1. Health

Pediatric cancer researchers gather in Tampa to share ideas, and hope for a cure

Addy Wallace, a 4-year-old from Sarasota, uses an orange marker on the beard of Tampa Bay Buccaneers defensive end Will Gholston during a "Cut for a Cure" event benefitting the National Pediatric Cancer Foundation last May. This week, the foundation hosted 78 doctors from around the nation to share ideas on cancer research. [Times (2017)]
Addy Wallace, a 4-year-old from Sarasota, uses an orange marker on the beard of Tampa Bay Buccaneers defensive end Will Gholston during a "Cut for a Cure" event benefitting the National Pediatric Cancer Foundation last May. This week, the foundation hosted 78 doctors from around the nation to share ideas on cancer research. [Times (2017)]
Published Feb. 9, 2018

What began as a hope to help children with cancer in Tampa Bay grew to be something much bigger.

The National Pediatric Cancer Foundation is hosting its annual summit in Tampa this week, drawing dozens of physicians and scientists to discuss ongoing and future clinical trials with one mission in mind: curing cancer and saving kids. Ever since the 2005 launch of the foundation's Sunshine Project, notable oncologists and cancer researchers from across the country have come together to collaborate on ideas and trials to cure cancer.

The project offered a new way to spearhead research and development, said Dr. Doug Letson, physician-in-chief at the Moffitt Cancer Center. As a pediatric surgeon, Letson said he was frustrated with the lack of opportunities to research children with cancer.

"There were a lot of researchers, scientists and labs out there, but no one had any money," he said.

And, according to the foundation, they didn't do much sharing, keeping their work inside their own institutions.

In contrast, doctors and researchers meeting Thursday and Friday at the Marriott Airport Hotel have been hearing about their colleagues' projects, and getting inspired in the process.

"The first time I sat in a room with all these brainiacs, it was truly amazing," said Melissa Helms, co-founder of the foundation. "No one has to wait for a paper to be published in a journal to hear about it at a street-level experience. They're sharing it all in this room. That's how we speed it up. It's mind-blowing to watch that process take place."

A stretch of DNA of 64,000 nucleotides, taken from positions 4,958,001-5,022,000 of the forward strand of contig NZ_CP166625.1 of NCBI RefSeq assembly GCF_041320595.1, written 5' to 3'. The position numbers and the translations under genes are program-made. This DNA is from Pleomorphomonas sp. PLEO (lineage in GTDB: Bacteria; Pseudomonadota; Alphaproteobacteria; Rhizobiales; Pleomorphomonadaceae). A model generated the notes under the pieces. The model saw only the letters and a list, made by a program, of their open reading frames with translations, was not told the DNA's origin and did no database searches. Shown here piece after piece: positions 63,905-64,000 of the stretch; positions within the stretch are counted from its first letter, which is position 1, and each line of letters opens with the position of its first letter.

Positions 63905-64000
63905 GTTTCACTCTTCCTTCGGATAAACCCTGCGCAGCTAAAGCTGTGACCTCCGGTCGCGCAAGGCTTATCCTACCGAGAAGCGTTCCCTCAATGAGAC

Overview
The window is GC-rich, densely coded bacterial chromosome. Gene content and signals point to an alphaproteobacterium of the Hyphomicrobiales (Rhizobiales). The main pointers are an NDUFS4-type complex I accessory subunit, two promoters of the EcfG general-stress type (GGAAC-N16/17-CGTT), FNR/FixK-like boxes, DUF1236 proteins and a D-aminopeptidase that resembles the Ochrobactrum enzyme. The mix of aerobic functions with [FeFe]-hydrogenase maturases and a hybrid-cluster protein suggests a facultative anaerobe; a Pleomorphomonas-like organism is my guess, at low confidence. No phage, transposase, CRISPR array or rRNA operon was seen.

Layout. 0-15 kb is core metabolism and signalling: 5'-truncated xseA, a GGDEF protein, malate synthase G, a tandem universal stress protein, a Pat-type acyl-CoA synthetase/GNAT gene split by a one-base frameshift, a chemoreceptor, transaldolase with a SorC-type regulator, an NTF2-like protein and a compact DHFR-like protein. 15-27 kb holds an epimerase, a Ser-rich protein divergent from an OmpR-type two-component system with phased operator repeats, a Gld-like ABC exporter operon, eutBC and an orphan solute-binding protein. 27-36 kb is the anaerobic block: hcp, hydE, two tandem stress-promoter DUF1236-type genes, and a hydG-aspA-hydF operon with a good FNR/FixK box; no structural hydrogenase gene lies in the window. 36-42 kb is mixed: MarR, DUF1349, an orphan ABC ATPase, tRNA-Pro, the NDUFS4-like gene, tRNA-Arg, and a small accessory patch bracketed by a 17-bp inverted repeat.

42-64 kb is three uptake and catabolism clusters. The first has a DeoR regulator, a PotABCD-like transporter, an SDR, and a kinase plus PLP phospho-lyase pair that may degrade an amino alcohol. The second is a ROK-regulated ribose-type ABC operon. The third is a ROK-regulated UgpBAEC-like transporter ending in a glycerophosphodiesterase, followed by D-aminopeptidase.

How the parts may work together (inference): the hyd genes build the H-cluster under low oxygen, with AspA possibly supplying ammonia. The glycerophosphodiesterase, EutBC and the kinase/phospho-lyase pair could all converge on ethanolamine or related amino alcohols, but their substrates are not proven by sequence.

As the mother of a child who was diagnosed with cancer and survived, the foundation became Helms' passion project. And she was looking for new ways to fund projects that would spur more meaningful research.

"The foundation began as a way to raise money for seed grants," Helms said. "Someone would have an idea, and we'd give them $25,000 to bring it to the next level. But we started running out of places to spend money."

Eventually she was ready to raise even more money for cancer research. That's where Letson comes in.

"We wanted to come up with a model that would fund research in a faster way than the normal routine," Letson said. "We wanted to remove all the politics from it and just focus on our mission. So that's what we did."

The Sunshine Project has launched five Phase 1 clinical trials in just eight years. Its focus is on collaboration between doctors at different hospitals and medical organizations, Letson said, which isn't that common in the U.S. The foundation rents lab space at Moffitt, which is used by those whose ideas are funded fully or partly through the pediatric cancer foundation.

"The medical culture in places outside of the U.S. are little more open to collaboration, but not necessarily in the U.S.," he said. "We wanted just doctors working together, no politics, putting their minds together to help kids."

Eventually word spread and the program started to grow. The foundation brought on Dr. Damon Reed, an oncologist with Johns Hopkins All Children's Hospital in St. Petersburg, to help manage it.

The organization has grown from hosting six partner institutions to 22, and from 10 researchers coming to the annual summit to 78 this year. Partnering hospitals include the Children's Hospital Colorado, Cincinnati Children's Hospital, the Dana Farber Cancer Institute, the Levine Children's Hospital and St. Jude Children's Research Hospital.

"We keep getting more and more trials," Reed said. "Our projects start at $25,000 and go up to million-dollar trials. We've gotten real big."

Contact Justine Griffin at or (727) 893-8467. Follow @SunBizGriffin.


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